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Join the Mapping Crowd

Friday, December 19, 2014   (0 Comments)
Posted by: Nathan Swartzendruber
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Mapping Looks Like This

You can help in the fight against Ebola by drawing the maps that groups (including Doctors Without Borders) use on the ground in West Africa. How, you ask?

Open a web browser and visit, where mapping needs are organized as "tasks." Create an account, and your browser loads the mapping tools you'll need, right there on the page. From satellite imagery provided by the project, you'll trace features like roads and buildings.

Even trace makes it sound more difficult than it is, since you aren't drawing by hand. Clicking with the mouse creates a point (called a node) on the screen. Keep clicking and the software connects the dots. Outline and label a building: done. Step out a jagged line and label a road: done.

Here's a satellite image of rural Sierra Leone. You could zoom in a good bit more than this to see more detail, but this is the view.

HOT satellite image

For this task, mappers were instructed to trace roads, residential areas and schools. Roads are labeled by their size, from footpaths to vehicular. Residential areas tightly outline buildings that are grouped together (it's faster than outlining individual structures and can help estimate population size). Schools are usually adjacent to open fields, used for recreation, that can also be used to land a helicopter if needed.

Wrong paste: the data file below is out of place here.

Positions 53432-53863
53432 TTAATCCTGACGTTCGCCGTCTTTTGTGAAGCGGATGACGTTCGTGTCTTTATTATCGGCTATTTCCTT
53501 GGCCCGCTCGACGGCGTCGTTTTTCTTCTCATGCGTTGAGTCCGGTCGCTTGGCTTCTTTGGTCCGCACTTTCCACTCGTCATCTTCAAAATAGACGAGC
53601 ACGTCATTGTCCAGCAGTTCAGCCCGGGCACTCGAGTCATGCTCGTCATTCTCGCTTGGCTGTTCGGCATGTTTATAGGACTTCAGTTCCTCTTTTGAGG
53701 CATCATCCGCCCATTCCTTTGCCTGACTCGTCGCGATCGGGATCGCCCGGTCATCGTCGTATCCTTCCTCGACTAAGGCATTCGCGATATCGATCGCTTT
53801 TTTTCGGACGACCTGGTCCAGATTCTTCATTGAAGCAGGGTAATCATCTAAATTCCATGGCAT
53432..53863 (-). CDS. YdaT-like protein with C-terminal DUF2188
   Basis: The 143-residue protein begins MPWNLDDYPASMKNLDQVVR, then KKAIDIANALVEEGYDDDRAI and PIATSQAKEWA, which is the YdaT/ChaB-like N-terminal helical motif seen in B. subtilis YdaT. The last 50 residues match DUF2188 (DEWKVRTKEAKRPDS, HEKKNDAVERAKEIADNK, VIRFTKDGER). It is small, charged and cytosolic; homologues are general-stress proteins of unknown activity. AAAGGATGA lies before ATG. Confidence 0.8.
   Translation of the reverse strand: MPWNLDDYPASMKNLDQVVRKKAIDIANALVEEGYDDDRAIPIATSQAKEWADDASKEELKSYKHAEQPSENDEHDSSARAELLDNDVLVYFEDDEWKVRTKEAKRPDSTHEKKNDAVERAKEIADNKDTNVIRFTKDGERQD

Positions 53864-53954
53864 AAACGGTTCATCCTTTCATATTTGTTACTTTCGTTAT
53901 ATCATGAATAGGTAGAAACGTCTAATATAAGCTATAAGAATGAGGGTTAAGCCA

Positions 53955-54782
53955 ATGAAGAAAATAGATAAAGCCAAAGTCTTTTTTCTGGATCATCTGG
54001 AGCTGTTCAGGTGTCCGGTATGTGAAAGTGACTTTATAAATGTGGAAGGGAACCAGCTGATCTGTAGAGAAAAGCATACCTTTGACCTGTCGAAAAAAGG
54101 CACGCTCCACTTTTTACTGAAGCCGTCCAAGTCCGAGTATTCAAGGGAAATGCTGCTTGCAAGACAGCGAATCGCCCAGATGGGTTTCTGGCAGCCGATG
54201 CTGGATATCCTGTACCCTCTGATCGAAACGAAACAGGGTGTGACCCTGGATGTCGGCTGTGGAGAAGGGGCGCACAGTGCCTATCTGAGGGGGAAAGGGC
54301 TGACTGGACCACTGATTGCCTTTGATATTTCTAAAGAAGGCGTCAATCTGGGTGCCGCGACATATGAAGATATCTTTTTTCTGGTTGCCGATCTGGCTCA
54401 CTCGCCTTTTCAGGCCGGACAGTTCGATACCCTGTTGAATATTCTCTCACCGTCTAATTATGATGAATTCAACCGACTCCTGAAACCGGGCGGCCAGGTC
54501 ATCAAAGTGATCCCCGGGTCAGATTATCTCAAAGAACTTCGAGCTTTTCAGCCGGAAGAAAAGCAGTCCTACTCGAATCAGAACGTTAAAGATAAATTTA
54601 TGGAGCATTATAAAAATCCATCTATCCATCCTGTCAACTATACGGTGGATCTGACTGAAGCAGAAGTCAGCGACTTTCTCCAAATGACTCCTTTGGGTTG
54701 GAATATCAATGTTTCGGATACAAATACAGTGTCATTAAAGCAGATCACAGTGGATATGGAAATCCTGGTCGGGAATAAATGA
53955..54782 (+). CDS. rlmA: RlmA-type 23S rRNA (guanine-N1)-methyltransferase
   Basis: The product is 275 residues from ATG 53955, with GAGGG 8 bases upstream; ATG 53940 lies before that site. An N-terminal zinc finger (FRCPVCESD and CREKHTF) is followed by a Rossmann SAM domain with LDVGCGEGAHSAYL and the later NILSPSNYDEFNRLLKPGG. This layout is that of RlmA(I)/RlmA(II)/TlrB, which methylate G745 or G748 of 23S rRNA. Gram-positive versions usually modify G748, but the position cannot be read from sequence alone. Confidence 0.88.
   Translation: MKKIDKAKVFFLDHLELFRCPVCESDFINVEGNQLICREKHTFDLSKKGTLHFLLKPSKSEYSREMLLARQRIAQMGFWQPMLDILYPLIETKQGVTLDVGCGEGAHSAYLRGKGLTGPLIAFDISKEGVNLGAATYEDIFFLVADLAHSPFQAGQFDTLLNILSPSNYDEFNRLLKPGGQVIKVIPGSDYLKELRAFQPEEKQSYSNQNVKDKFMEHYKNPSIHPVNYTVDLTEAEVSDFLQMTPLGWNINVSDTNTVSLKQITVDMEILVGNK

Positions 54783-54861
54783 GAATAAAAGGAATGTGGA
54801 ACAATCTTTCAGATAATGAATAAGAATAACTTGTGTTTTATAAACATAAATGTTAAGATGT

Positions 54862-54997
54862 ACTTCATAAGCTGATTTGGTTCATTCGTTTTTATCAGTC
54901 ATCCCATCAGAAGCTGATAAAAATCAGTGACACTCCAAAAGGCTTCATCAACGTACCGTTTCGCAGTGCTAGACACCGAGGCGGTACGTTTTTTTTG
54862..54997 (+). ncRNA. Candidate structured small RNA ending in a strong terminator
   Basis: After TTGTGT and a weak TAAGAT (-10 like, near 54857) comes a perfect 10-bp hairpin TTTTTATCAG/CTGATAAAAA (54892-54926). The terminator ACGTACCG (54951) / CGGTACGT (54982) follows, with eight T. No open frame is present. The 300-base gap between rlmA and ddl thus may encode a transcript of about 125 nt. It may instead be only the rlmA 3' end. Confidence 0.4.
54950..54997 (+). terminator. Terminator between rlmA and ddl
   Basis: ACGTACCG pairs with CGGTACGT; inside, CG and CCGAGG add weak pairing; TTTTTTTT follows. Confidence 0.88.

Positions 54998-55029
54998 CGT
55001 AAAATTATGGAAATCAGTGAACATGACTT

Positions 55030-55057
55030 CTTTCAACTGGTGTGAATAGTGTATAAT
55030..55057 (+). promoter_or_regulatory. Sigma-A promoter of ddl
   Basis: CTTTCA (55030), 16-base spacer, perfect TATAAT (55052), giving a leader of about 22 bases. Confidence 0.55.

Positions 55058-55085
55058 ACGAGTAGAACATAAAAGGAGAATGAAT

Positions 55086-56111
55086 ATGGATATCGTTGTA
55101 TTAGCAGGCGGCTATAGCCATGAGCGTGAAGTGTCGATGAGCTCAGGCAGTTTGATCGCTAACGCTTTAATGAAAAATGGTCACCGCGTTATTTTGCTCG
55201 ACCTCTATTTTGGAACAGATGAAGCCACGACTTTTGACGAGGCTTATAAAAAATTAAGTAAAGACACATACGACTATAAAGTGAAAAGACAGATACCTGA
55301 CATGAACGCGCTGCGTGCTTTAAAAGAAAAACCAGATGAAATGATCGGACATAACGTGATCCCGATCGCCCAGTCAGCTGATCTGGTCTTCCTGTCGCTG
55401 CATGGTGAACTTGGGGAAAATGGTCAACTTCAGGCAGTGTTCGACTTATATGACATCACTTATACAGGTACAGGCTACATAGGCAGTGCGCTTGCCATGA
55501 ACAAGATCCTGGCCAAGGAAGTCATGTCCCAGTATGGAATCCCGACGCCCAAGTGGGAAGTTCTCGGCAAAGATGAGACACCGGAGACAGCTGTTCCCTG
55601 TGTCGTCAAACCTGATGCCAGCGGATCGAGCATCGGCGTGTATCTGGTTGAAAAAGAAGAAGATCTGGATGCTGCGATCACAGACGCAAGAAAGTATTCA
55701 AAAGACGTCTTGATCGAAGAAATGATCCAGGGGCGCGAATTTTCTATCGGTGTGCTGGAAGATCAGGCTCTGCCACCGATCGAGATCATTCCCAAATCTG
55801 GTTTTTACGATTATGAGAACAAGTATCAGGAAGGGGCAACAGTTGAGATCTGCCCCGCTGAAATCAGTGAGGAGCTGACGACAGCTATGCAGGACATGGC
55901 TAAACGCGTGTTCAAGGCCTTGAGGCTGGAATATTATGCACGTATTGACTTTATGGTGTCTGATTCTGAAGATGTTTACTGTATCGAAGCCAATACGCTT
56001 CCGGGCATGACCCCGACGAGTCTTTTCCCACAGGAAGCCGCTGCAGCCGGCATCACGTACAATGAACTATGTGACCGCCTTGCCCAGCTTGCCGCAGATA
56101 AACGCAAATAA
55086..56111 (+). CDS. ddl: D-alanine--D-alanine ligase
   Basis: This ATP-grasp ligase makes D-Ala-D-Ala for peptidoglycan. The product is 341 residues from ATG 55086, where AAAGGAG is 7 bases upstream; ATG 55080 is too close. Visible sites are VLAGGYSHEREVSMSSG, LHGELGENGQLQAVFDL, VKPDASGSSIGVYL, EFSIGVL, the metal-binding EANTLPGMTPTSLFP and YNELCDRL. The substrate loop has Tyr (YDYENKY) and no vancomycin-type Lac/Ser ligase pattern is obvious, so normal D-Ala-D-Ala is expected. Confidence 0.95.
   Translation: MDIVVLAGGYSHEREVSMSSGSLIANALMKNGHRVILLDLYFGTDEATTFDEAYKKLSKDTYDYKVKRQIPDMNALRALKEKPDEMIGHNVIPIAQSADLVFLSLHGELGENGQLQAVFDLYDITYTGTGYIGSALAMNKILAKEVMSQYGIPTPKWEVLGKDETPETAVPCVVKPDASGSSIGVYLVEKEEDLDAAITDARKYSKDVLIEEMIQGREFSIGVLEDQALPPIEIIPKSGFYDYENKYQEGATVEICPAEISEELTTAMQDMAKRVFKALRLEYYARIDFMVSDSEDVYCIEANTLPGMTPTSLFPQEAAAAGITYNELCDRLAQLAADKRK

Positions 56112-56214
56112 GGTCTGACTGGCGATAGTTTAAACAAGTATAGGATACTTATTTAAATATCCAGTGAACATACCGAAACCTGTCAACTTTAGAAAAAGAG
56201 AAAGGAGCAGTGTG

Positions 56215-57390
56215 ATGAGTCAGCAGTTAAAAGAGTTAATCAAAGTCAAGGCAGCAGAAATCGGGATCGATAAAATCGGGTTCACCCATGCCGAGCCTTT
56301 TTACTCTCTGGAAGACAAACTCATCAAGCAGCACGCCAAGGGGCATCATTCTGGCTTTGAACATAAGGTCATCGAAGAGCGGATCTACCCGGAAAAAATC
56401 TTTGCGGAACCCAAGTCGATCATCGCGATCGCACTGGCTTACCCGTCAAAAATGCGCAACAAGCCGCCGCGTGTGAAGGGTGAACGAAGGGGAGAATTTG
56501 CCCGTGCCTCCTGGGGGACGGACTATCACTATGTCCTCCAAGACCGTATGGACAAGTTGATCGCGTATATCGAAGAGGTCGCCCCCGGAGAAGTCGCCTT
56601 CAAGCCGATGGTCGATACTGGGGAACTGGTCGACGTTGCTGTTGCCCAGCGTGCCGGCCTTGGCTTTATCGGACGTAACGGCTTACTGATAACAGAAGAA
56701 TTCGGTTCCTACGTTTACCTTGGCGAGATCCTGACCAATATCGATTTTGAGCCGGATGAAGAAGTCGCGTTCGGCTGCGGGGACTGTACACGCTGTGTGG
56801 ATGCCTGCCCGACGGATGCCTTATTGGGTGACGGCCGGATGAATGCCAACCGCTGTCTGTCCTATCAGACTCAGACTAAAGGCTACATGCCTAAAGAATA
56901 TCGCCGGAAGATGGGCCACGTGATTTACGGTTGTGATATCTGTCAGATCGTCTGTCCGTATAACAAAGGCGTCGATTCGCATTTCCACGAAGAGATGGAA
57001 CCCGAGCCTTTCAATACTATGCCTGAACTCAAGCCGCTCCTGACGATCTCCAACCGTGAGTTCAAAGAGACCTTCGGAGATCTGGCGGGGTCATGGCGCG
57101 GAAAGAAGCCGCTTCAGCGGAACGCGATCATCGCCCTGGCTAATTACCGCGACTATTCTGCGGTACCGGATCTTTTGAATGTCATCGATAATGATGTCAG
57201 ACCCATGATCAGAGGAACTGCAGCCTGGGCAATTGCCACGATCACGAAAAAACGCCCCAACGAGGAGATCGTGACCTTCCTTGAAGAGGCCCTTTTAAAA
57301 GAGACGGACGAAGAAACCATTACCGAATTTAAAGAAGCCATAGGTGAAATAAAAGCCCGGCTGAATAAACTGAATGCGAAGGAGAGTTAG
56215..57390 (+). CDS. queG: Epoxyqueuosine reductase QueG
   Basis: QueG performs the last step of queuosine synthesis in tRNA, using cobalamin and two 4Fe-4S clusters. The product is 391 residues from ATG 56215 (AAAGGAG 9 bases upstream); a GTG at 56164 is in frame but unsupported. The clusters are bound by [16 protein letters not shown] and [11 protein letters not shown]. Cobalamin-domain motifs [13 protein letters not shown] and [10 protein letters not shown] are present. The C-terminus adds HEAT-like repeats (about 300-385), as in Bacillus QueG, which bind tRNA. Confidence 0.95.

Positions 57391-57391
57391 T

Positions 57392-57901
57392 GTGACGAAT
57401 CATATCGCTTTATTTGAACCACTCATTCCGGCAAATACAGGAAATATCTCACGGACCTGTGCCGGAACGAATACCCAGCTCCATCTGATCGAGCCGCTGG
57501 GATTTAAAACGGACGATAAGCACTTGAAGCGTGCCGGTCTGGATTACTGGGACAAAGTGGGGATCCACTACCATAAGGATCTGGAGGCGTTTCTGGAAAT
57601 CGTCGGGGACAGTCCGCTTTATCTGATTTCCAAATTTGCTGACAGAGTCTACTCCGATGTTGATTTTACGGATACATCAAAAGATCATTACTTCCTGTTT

Here is the tracing of this image. You can see the full-size image and more mapping examples at Blake's OpenStreetMap Mapping Tips page.

HOT vector overlay

Zooming in more is necessary to trace things accurately, and attention to detail is plainly important (the footpath is nearly invisible here). But this segment can be completed in a few minutes, especially as you get more comfortable with what you're looking at and looking for.

When you begin to map a section, the system locks that square so that only you can edit within it. It gives you two hours before automatically unlocking, time enough to get a lot accomplished. You can (and should) save your work along the way. Put in however much time you choose to. Every bit helps!

If there were only a few people mapping, it would be hard to see any progress on a larger scale. But with thousands of people contributing, you can see maps take shape in just a few days.

If you're ready to get started, watch the tutorial on using the in-browser map editor at LearnOSM or MapGive. Or, if you want to learn more, contact Nathan at (513) 751-4422 or Happy mapping!

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